The German parties in talks to form a ’traffic-light’ coalition – the Social Democrats (SPD), the Free Democrats (FDP) and the Greens – have agreed to add a capital funded component to the pay-as-you go system.
According to the document sealing a coalition agreement after the first round of talks, the next government will deploy in a first step in 2022 €10bn to the Deutsche Rentenversicherung, which manages the state pension scheme.
The Deutsche Rentenversicherung will be allowed to invest reserves in capital markets. The parties will look to stabilise in the long term the level of pensions and the rate of pension contributions by reorganising the system combining a capital-funded part with the classic pay-as-you-go, it said.
Moreover, according to the final document, the three coalition parties plan to reinforce and expand the first pillar statutory pension to include women, older employees and skilled migrants.
A future traffic-light coalition will maintain a minimum level of pensions of 48% of average wages, avoid pension cuts, and it won’t increase the retirement age.
Companies and private pension schemes remain important parts of the three-pillar pension system to secure benefits during retirement.
Therefore the next government will “fundamentally reform” the system of private pensions by assessing the possibility of setting up a public fund to offer an inexpensive product with an opting-out clause.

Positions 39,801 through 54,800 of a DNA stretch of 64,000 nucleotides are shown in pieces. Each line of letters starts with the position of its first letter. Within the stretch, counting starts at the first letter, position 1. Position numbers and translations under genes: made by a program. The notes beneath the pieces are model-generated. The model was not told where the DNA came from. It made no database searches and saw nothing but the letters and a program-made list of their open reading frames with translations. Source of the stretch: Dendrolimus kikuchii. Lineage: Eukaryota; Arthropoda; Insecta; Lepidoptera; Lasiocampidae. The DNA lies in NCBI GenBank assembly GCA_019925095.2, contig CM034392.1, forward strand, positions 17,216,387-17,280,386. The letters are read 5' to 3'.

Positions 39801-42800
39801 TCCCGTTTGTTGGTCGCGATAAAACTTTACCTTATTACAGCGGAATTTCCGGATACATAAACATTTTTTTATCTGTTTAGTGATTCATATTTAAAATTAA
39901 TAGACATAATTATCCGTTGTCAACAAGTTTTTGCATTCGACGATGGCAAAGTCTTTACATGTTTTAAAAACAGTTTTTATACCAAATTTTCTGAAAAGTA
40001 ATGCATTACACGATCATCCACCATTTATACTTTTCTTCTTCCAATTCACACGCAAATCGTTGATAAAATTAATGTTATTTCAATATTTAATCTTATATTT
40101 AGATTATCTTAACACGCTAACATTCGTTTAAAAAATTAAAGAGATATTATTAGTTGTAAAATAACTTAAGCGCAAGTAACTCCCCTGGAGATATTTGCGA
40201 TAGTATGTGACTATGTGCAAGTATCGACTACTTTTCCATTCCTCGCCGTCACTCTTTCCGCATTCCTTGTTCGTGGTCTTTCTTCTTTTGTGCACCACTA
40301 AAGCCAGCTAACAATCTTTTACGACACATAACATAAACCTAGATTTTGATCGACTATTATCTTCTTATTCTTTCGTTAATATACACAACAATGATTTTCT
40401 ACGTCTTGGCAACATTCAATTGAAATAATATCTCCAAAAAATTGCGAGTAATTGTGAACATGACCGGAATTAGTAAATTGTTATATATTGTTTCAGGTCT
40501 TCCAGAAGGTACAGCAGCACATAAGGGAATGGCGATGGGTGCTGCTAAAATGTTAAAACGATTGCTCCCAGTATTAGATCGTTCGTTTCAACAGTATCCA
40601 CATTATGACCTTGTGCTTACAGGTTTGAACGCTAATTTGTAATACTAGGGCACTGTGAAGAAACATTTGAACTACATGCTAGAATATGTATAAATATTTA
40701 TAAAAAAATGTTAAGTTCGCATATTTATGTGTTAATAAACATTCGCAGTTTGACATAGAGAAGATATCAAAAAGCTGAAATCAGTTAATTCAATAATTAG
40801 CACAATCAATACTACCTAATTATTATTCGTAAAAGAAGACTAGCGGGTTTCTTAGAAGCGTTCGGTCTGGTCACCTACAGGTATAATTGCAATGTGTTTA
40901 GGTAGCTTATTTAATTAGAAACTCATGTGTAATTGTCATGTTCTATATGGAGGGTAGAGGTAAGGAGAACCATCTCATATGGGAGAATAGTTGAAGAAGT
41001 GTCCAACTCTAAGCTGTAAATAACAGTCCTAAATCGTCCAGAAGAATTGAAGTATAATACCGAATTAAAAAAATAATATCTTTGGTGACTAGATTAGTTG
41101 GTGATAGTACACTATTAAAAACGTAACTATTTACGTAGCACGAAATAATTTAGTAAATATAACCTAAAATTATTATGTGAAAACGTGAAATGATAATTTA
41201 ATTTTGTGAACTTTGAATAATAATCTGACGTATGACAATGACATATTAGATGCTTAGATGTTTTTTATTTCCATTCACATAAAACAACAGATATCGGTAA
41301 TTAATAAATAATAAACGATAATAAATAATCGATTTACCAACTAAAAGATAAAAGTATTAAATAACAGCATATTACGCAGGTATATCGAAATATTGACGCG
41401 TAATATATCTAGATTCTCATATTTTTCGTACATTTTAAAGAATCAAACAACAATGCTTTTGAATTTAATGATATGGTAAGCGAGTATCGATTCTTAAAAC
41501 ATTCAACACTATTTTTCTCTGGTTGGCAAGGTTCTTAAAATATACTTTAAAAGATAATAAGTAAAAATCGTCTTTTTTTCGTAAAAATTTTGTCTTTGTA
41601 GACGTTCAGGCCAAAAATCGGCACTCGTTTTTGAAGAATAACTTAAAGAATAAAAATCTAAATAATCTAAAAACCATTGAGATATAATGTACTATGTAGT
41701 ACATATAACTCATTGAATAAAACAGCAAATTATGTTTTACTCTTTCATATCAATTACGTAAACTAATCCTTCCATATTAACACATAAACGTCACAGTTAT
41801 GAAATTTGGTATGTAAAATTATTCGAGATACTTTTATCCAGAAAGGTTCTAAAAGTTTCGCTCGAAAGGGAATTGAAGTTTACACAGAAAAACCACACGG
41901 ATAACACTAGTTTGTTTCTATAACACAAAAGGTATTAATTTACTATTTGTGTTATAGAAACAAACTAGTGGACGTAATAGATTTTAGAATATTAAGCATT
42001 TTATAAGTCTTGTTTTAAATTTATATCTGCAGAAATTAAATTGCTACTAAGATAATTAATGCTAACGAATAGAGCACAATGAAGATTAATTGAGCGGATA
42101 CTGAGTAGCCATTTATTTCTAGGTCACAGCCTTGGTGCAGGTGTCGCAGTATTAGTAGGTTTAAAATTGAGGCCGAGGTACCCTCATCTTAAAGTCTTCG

The coalition parties also plan to examine the possibility of introducing an investment product for private pensions with higher returns than those achieved by the Riester-Rente, according to the final document.
Commenting at the end of the exploratory talks, the secretary general of the FDP, Volker Wissig, said that a path had been drawn “to modernise society, the economy and the state”, also by adding a capital funded coverage to statutory pensions.
The FDP had proposed the idea of the statutory equity pension, Gesetzliche Aktienrente, with a state fund based on the Swedish AP7.
The three parties are now ready to start negotiations to form a coalition to support the new government. The result of the exploratory talks represent a compromise to bridge the divide on pension policies which can lay the basis for a future, more solid agreement.
The result of the talks between the three political parties represent a compromise on their pension policies. The SPD and the Greens, in fact, support maintaining a level of pensions at 48% of the average wage and expand the statutory pension system potentially for all.
The Greens and the FDP share the idea of a state fund investing long term in line with ESG principles, in the case of the Bürgerfonds of the Green party, and in equities in the case of the FDP.
The SPD had proposed a standard product for private pensions based on the Swedish model and organised by the state.